Volume 12 - 2021
Sexual Attraction Fluidity and Well-Being in Men: A Therapeutic Outcome Study, pages 61-86
Carolyn Pela, Ph.D. Arizona Christian University, Philip Sutton, Ph.D. (South Bend, Indiana)
Recent legislative efforts initiated by politicians and activists have limited or threatened to limit the autonomy and self-determination of individuals desiring sexual attraction fluidity exploration in therapy (SAFE-T), claiming that SAFE-T is ineffective and harmful. The American Psychological Association has claimed that there is not enough rigorous research to draw conclusions about the efficacy or beneficence and nonmaleficence of SAFE-T. The present longitudinal study examined the sexual attraction fluidity (SAF) and wellbeing of psychotherapy clients while participating in SAFE-T. Participants were 75 adult male psychotherapy clients reporting both same-sex attraction experiences (SSAE) and the desire to participate in SAFE-T to achieve SAF. Well-being was measured with the OQ-45.2, SSAE, and opposite-sex attraction experiences (OSAE) with a Likert scale, and sexual attraction identity (SAI) with a Likert-type item. Results of t-tests of the means of baseline and final well-being measures revealed a clinically and statistically significant improvement in well-being. A linear mixed model was used to analyze the SSAE, OSAE, and SAI data obtained at baseline, 6 months, 12 months, 18 months, and 24 months, with results showing statistically significant fluidity of all three factors. SSAE decreased, OSAE increased, and SAI moved toward heterosexual identity.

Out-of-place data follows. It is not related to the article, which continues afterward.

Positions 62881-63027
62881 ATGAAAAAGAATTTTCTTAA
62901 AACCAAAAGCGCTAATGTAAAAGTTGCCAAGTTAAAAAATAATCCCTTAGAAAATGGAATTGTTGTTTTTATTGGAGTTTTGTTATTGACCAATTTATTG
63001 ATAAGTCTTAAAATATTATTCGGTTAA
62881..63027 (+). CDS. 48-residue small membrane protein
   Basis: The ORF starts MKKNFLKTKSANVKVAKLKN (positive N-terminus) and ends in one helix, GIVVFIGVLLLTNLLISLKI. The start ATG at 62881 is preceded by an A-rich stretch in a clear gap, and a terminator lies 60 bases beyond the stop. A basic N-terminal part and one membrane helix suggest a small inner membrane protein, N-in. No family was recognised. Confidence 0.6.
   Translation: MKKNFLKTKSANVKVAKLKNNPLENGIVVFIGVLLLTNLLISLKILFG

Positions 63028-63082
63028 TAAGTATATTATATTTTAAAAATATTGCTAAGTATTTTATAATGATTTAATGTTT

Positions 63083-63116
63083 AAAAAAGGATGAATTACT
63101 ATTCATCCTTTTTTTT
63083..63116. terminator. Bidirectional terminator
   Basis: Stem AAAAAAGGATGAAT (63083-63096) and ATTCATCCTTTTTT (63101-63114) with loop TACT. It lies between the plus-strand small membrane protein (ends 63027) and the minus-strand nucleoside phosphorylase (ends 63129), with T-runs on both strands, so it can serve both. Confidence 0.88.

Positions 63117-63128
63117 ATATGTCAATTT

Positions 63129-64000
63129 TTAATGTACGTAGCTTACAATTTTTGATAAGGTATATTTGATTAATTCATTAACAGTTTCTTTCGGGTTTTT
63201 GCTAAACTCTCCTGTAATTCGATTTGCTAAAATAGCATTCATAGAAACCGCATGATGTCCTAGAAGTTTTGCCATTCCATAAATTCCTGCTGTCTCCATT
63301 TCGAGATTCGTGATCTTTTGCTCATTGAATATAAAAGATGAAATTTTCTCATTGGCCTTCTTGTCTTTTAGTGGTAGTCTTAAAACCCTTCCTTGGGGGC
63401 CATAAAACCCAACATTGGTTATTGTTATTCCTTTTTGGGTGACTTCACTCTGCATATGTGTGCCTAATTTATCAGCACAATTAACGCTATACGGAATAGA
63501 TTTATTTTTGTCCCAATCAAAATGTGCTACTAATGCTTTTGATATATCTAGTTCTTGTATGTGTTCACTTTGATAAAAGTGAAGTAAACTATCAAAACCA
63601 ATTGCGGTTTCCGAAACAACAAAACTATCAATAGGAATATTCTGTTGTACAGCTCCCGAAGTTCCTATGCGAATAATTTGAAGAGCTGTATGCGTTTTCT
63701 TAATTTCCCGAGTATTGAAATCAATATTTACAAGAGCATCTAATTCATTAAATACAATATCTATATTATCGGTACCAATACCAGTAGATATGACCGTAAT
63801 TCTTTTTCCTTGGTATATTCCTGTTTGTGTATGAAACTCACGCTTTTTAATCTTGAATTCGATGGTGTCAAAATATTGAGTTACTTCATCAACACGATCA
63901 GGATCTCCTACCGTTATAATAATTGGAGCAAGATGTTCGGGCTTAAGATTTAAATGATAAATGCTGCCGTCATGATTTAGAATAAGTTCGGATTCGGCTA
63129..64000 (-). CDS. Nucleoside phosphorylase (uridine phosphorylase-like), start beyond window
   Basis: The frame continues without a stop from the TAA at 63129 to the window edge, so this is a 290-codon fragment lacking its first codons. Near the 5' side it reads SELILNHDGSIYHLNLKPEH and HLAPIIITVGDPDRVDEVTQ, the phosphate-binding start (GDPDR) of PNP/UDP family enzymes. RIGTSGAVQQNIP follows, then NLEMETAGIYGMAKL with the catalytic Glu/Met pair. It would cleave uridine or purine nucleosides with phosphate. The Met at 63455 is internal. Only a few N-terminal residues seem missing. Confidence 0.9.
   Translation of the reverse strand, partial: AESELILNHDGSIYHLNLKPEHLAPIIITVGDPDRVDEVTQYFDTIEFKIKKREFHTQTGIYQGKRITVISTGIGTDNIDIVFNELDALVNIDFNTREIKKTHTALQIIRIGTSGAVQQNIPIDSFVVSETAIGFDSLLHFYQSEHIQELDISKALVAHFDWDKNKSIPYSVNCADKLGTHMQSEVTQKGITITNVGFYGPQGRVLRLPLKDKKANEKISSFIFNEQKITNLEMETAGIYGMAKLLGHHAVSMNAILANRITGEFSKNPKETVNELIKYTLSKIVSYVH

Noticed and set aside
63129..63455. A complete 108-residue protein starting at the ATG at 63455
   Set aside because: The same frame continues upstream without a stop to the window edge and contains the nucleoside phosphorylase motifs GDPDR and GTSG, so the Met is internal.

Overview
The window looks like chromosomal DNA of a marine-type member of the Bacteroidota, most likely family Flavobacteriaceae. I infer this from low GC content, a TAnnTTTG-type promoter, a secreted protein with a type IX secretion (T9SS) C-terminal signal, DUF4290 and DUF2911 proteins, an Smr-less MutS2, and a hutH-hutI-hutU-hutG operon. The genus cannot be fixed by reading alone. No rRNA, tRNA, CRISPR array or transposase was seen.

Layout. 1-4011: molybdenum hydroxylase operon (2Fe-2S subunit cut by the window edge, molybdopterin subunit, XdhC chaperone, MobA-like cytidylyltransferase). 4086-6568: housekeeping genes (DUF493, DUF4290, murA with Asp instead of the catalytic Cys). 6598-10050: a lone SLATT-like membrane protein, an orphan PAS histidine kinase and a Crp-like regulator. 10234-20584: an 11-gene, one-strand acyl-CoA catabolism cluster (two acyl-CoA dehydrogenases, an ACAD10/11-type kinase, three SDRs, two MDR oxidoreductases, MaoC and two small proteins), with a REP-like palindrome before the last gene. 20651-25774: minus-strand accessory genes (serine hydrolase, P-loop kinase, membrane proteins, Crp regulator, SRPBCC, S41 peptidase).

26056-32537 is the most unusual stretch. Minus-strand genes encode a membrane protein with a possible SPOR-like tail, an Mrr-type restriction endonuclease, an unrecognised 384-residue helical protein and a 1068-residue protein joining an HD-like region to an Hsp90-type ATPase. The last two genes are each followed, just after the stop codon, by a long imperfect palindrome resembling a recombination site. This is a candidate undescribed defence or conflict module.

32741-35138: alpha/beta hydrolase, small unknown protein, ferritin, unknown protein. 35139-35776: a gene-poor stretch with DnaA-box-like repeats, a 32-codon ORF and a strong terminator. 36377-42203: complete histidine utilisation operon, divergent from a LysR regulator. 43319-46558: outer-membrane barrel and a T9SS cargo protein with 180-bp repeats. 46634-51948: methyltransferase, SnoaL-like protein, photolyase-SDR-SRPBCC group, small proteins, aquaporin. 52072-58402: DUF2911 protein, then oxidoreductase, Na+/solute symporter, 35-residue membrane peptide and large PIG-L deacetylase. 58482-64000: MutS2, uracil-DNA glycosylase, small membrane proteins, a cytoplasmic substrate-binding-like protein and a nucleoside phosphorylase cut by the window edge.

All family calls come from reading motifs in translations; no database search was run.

Keywords: sexual attraction fluidity, well-being, OQ-45.2, SAFE-T, psychotherapy